And through a partnership with the University of the District of Columbia and local communities of faith, the Bridge Park is building urban farms on both sides of the river. This work will inform the design of the park’s urban agriculture spaces and have already produced over 1,300 pounds of fresh fruits and vegetables – a critical need in a noted DC food desert.

Through deep listening with neighborhood residents at every step of the way, Bridge Park has become so much more than a park. Through intentional partnerships and early planning, we are collaboratively working to metaphorically and physically bridge DC.

About the Authors:

Adam Kent: Adam Kent is a Program Officer in the DC office of the Local Initiatives Support Corporation (LISC). There, he is the lead Program Officer responsible for LISC DC’s $50 million Elevating Equity Initiative, a commitment LISC DC has made to help foster equity, inclusiveness, and an improved quality of life in the neighborhoods surrounding the future 11th Street Bridge Park.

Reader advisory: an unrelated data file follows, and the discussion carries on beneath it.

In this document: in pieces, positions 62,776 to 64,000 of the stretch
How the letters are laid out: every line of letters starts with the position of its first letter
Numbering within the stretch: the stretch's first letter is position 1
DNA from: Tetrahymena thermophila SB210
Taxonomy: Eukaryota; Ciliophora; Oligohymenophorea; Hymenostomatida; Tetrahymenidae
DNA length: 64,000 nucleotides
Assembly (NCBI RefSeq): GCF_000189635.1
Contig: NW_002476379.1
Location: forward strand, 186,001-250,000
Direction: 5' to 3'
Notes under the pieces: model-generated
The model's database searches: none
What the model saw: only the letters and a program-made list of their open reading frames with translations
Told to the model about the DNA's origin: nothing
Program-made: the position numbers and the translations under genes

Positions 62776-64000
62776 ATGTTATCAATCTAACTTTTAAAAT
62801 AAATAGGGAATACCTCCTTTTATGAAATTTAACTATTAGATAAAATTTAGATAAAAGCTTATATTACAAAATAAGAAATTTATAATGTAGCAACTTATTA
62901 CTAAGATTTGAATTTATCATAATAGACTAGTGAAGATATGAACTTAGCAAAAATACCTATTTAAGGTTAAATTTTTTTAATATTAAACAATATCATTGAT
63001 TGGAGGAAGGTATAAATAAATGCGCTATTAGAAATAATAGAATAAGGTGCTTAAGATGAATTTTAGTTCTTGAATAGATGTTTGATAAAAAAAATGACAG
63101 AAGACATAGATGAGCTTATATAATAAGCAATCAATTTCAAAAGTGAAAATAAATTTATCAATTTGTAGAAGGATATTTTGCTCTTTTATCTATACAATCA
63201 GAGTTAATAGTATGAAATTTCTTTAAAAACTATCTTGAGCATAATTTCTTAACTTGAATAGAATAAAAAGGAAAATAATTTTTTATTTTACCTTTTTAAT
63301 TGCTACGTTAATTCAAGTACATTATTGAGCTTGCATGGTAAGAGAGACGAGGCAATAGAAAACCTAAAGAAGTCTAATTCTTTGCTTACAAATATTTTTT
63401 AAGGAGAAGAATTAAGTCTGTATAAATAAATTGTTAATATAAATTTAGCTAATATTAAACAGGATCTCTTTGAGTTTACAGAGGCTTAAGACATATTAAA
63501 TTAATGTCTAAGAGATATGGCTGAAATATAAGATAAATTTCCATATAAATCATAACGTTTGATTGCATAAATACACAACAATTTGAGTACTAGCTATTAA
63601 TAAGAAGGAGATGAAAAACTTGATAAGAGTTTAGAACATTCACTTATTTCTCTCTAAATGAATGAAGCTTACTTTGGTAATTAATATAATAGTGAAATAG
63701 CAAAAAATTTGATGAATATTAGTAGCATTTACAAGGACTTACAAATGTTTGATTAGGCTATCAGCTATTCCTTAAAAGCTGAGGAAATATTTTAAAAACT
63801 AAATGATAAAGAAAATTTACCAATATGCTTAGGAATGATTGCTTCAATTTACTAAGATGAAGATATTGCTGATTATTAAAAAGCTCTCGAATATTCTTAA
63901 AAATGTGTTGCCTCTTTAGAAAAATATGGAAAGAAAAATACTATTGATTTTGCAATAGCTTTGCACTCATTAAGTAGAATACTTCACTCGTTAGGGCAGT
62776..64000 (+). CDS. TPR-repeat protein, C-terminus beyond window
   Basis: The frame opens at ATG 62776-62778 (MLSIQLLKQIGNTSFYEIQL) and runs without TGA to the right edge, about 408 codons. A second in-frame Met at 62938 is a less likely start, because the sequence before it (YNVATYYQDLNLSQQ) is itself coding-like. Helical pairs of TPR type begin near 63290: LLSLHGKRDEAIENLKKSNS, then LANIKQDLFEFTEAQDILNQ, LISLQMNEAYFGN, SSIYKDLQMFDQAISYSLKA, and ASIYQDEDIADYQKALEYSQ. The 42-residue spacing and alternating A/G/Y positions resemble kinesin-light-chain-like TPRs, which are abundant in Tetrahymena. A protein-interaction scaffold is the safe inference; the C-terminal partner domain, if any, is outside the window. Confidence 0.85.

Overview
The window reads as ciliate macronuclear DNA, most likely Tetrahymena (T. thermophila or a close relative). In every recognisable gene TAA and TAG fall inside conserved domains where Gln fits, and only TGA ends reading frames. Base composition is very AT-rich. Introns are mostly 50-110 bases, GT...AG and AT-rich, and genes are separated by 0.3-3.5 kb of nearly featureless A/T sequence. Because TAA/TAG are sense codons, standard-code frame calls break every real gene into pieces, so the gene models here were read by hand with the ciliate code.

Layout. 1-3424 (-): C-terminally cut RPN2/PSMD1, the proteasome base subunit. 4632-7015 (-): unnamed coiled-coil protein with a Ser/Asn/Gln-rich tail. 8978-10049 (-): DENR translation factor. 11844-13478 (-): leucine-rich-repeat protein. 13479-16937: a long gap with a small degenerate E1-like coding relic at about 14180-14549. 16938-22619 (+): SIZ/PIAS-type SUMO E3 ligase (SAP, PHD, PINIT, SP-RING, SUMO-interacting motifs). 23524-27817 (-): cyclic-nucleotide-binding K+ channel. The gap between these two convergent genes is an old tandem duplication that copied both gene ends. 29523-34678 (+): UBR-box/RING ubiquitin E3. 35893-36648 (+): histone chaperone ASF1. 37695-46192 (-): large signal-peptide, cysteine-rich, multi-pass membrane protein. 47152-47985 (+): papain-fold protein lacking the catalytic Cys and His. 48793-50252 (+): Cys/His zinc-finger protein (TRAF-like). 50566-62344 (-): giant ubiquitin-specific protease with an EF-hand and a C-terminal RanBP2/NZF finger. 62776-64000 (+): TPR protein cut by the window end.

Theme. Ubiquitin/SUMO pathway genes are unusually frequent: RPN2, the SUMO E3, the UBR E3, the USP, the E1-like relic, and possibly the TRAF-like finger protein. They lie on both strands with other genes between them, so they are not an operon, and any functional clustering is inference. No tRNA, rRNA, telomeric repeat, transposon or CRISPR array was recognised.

Adam also leads LISC DC’s corridor-specific economic and small business development strategies, as well as LISC DC’s creative placemaking work. He also analyzes budget and legislative changes that affect community development in the District, and conducts data analysis and mapping to further inform LISC DC’s investment decisions. Prior to joining LISC, Adam worked as a high school math teacher in DC Public Schools and as a public policy researcher at the Urban Institute. He holds a BA in Economics from Macalester College, a MA in Teaching from American University, and a MPA from Princeton University.